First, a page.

One thing to keep in mind: Certification is an assessment process designed to test a trainer’s knowledge and is not an educational program.

The Association of Pet Dog Trainers (APDT) was founded in 1993. The APDT has a “Professional Member” classification available to those who achieve certification with the CCPDT or a few other animal behavior societies, in addition to full and associate memberships. There are over 5,000 members to date, making this the largest association of dog trainers.

Traits of Every Dog Trainer

Not everyone is capable of being a dog trainer. And it's not as simple or easy as it looks on TV. There are certain qualities you need to have in order to have a successful career in this field:

  • Patience: Dogs have a mind of their own and come with different behavioral traits, so it's important that you are patient and don't get frustrated. Dogs will often pick up on your attitude, even if it's not overtly visible.
  • Confidence: The more confident you are, the more dogs will respond to you. Clients will notice and will likely refer you to others. While you don't want to brag about your skills, you do want to be able to market what you have. Be confident about what you bring to the table, and let new and prospective clients know you will get the job done.
  • Not a neat freak: This may seem like an odd quality, but, if you've ever worked with dogs, you know it's a messy business. Sometimes you'll have to roll around in the mud, deal with wet and dirty paws, drool, and get your clothes dirty.
  • Communication skills: This is a given. If you can't communicate with the animals and their owners, you won't do well in this career.
  • Passion: Another no-brainer. If you don't have a passion for dogs, this isn't the path for you.


A dog trainer’s salary varies widely based on their level of experience, the area of expertise, education, and certifications. Trainers that own their own business tend to earn more than those employed by other trainers or pet businesses. Salary may also be affected by the type of classes offered, as specialty classes or private lessons will generate higher fees per hour.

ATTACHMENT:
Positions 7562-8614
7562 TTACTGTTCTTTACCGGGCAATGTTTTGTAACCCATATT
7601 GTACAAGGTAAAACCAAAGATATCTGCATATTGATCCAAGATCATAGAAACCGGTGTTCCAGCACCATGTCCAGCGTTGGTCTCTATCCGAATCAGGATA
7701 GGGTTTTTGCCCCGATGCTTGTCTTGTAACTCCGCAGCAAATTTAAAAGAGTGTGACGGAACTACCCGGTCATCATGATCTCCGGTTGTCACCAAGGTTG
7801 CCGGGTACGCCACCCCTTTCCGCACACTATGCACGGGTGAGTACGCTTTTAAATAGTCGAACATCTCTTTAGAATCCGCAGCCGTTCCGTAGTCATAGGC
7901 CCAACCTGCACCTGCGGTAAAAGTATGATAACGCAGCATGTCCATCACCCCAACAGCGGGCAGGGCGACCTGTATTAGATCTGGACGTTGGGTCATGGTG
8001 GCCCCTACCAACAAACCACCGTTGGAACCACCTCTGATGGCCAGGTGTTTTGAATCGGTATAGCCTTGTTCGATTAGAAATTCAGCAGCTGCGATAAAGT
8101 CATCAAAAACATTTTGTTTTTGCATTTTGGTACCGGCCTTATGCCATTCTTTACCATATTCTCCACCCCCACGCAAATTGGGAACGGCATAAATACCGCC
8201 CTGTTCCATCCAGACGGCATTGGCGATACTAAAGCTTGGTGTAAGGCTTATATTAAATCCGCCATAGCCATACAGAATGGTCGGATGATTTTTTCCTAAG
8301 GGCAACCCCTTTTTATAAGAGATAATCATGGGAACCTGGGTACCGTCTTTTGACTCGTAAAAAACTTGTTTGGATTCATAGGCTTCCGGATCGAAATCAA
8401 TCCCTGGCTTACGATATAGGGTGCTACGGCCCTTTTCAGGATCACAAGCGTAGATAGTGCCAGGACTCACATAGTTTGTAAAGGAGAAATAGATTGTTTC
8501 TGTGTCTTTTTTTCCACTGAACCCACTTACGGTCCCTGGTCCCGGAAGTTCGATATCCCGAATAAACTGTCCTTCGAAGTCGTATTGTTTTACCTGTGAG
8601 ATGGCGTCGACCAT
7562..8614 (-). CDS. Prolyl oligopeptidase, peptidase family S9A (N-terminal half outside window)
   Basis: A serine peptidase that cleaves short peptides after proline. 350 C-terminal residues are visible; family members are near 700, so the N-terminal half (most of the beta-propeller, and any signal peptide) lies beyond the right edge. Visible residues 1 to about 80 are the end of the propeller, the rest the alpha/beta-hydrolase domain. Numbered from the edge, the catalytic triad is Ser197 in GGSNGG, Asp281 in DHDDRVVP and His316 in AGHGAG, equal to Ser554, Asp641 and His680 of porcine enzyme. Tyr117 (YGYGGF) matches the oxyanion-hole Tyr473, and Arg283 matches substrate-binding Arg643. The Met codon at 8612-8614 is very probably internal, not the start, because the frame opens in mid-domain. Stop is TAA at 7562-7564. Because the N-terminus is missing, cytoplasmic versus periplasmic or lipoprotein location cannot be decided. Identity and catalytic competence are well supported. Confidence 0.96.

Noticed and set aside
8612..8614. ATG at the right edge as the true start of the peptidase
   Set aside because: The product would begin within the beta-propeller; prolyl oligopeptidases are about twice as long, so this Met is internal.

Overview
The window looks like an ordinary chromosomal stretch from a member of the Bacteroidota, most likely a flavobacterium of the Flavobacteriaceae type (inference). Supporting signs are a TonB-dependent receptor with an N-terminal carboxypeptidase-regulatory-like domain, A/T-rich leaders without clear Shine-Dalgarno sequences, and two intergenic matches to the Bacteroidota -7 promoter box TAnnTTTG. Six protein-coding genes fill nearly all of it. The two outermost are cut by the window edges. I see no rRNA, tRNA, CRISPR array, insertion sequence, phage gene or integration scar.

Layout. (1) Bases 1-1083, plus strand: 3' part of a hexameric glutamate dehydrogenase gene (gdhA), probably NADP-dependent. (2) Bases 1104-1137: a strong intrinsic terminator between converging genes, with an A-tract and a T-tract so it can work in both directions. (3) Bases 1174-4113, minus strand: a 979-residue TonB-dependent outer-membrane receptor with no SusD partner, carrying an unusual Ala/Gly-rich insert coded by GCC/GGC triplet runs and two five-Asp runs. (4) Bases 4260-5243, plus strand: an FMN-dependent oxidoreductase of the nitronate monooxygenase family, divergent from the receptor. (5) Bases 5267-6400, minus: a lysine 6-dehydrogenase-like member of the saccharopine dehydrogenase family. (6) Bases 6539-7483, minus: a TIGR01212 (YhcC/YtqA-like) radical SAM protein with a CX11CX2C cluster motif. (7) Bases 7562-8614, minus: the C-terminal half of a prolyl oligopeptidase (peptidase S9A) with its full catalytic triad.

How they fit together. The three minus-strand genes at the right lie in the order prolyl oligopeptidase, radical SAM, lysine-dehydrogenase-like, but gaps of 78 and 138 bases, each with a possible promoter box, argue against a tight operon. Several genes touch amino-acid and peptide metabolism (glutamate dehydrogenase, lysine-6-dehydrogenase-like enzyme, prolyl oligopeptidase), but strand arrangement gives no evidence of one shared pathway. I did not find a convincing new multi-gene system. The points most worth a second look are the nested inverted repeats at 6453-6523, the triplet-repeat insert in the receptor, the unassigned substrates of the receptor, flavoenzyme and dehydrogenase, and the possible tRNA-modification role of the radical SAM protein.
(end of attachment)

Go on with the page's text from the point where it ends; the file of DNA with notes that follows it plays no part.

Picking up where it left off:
The median rate for animal trainers is listed in the Bureau of Labor Statistics 2017 Occupational Outlook Handbook as $13.88 per hour ($28,880 yearly), though this figure includes all animal training professions — not just canine. The highest 10% of animal trainers earned more than $56,000 ($26.92 per hour) according to the BLS. The lowest 10% earned $19,610 per year or $9.43 per hour.

While salary data specifically for dog trainers is not readily available from the BLS, several online sites offer dog trainer salary information. cited an average earning rate for dog trainers around $11.58 per hour. quoted an average dog trainer salary of $28,000 per year.

Dog trainers must also factor in additional costs for their business such as insurance, travel, training facility use fees (if applicable) and various forms of advertising.

Job Outlook

The prospects for dog trainers continues to rise. Although there is no data about the industry from the BLS, data on pet ownership from other sources shows promise. According to the National Pet Owners Survey, 68% of American families owned a pet in 2017. Of those, about 60 million owned a dog. And that number keeps rising. With this in mind, the outlook for job growth for dog trainers is expected to increase as well. Job growth will be highest in major metropolitan areas in states such as California and New York, where larger numbers of dogs and dog owners are concentrated.